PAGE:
Scientific Progress and Power of Community
A lot has happened in cancer research during the last 40 years, with some dramatic changes occurring inside and outside the laboratory.
In addition to performing complex studies, such as scouring entire gene networks for clues leading to new cancer treatments, you’ll find Wilmot Cancer Institute scientists engaging the community through Facebook, and translating their research for various community audiences. Having the support of the community is critical to the research mission at Wilmot, as it embarks on a $30 million campaign, launched this spring. (A $4 million lead gift from the Wilmot family and the James P. Wilmot Foundation has already been earmarked to strengthen the cancer genomics program and improve efforts to deliver precision medicine.)
This connection between Wilmot scientists and supporters outside of the University is the way of the future.
“Being transparent and accessible provides so many opportunities,” said Hartmut “Hucky” Land, Ph.D., director of research and co-director of the Wilmot Cancer Institute. “It helps us grow, and if we don’t take advantage of these opportunities we’d go backwards. To have the community on your team is just so powerful.”
Private donors are playing an increasingly important role in cancer research due to federal funding challenges. At the same time, advanced technologies and innovation are exposing more possibilities for researchers than ever before. Scientists know that to make their cause appealing, they must be able to explain their work and its urgency to a lay audience.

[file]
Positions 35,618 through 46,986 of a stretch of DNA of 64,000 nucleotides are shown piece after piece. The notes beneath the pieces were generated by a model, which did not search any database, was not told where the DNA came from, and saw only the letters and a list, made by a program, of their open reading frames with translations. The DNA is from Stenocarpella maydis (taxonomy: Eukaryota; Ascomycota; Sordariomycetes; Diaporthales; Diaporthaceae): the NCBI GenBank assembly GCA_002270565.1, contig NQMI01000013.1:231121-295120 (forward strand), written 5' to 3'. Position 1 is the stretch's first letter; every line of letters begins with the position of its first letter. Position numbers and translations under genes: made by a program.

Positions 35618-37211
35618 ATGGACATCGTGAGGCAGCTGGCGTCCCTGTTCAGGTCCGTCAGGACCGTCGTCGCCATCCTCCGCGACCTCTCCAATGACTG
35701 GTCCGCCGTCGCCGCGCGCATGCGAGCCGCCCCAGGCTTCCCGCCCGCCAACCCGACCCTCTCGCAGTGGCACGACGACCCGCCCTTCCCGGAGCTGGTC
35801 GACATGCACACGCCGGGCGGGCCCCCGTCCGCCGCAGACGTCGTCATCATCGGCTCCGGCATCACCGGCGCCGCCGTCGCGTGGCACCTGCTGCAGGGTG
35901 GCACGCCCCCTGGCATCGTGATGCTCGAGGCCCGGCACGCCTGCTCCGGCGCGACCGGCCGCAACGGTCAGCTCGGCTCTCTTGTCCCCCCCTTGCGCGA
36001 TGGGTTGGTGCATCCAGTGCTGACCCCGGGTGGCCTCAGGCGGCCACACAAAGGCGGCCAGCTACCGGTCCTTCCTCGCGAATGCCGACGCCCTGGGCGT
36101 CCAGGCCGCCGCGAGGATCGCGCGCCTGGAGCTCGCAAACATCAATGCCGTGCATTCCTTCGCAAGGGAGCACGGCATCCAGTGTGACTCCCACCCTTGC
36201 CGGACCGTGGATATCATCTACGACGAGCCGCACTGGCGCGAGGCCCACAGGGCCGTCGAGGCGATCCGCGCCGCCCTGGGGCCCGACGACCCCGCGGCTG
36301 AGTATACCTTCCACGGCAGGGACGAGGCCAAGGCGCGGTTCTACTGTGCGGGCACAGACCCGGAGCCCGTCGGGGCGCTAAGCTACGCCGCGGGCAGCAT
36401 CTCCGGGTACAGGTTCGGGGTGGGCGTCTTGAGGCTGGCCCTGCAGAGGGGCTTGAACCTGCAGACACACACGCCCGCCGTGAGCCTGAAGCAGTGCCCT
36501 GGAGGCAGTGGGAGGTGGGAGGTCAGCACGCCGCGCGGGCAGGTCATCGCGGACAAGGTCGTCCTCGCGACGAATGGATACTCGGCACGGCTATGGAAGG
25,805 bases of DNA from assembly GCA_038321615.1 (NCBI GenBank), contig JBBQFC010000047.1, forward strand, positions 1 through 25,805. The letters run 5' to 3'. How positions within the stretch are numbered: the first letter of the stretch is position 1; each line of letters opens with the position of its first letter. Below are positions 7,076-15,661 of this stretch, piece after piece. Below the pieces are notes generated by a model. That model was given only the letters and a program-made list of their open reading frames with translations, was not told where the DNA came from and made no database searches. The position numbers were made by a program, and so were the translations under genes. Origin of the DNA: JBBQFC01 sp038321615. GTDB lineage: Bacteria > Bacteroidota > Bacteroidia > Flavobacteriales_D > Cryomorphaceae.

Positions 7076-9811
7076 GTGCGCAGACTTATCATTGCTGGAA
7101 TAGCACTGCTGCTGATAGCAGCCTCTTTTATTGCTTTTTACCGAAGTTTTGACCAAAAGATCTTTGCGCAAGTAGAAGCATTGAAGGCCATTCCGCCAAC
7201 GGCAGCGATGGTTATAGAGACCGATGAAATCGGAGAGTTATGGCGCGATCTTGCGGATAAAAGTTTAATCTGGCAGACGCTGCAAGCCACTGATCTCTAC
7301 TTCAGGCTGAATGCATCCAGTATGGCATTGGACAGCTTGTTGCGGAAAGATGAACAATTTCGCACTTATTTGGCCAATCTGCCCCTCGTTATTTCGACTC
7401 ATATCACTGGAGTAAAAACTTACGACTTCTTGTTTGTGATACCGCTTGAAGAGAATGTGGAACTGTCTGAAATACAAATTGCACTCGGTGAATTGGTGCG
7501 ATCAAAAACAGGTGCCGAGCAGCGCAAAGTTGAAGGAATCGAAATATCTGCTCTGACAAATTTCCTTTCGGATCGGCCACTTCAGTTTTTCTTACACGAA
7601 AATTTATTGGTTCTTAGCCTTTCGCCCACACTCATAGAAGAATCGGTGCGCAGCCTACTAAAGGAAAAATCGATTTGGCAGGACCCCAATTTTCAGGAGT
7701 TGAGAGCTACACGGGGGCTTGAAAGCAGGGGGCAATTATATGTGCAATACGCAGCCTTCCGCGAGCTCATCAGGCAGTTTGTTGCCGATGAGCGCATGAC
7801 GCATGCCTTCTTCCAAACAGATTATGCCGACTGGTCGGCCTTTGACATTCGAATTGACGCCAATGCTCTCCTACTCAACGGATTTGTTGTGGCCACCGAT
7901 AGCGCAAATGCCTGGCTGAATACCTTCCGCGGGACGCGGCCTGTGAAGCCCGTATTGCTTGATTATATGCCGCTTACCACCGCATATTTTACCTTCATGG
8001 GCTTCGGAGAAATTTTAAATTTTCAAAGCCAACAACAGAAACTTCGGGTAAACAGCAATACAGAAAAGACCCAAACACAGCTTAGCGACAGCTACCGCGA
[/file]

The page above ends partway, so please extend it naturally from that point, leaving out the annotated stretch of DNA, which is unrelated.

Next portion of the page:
One day earlier this year, for example, Land met with employees at Zeller Corp., an automations and controls company based on the east side of Rochester that designs and manufactures cables, control panels, and control systems for numerous industries. He showed them how their company’s donations to the Wilmot Cancer Institute were being used in scientific laboratories.
“Usually you fill out a form and sign a check. It was something very unique to us to be able to interact one-on-one with a guy who’s actually doing the research, using our money,” said Tom Szczepanski, operations manager at Zeller. “We began to realize that we understand each other. We’re a solutions company, just as he is trying to come up with solutions to a different set of problems. The goals are similar, even if the work itself is very different.”
Amy Hagler, the head of human resources at Zeller who lost her mother to breast cancer, said she welcomes Wilmot’s desire to build relationships in the community. “Every single employee has been touched by cancer in some way,” she said. “It’s just such an important cause and it’s local. It stays here.”
Wilmot researchers believe those types of connections not only result in philanthropic gifts, but spark new ways to think about cancer, to benefit patients.
Gifts coming to the Wilmot Cancer Institute will provide seed money for new research projects, recruit top-flight scientists, or fund specific programs, equipment, or facilities. Wilmot has diverse needs, but everything is underlined by a unique approach: To study how cancer arises by focusing on shared features among many types of malignancies and then develop therapies that target those shared features. To that end, Wilmot scientists have already identified gene networks that appear to be relevant to multiple different cancers. Now they’ve started another important initiative – designed to speed the pace of drug discovery – that encourages researchers to identify and match existing, Food and Drug Administration-approved drugs to the new gene targets.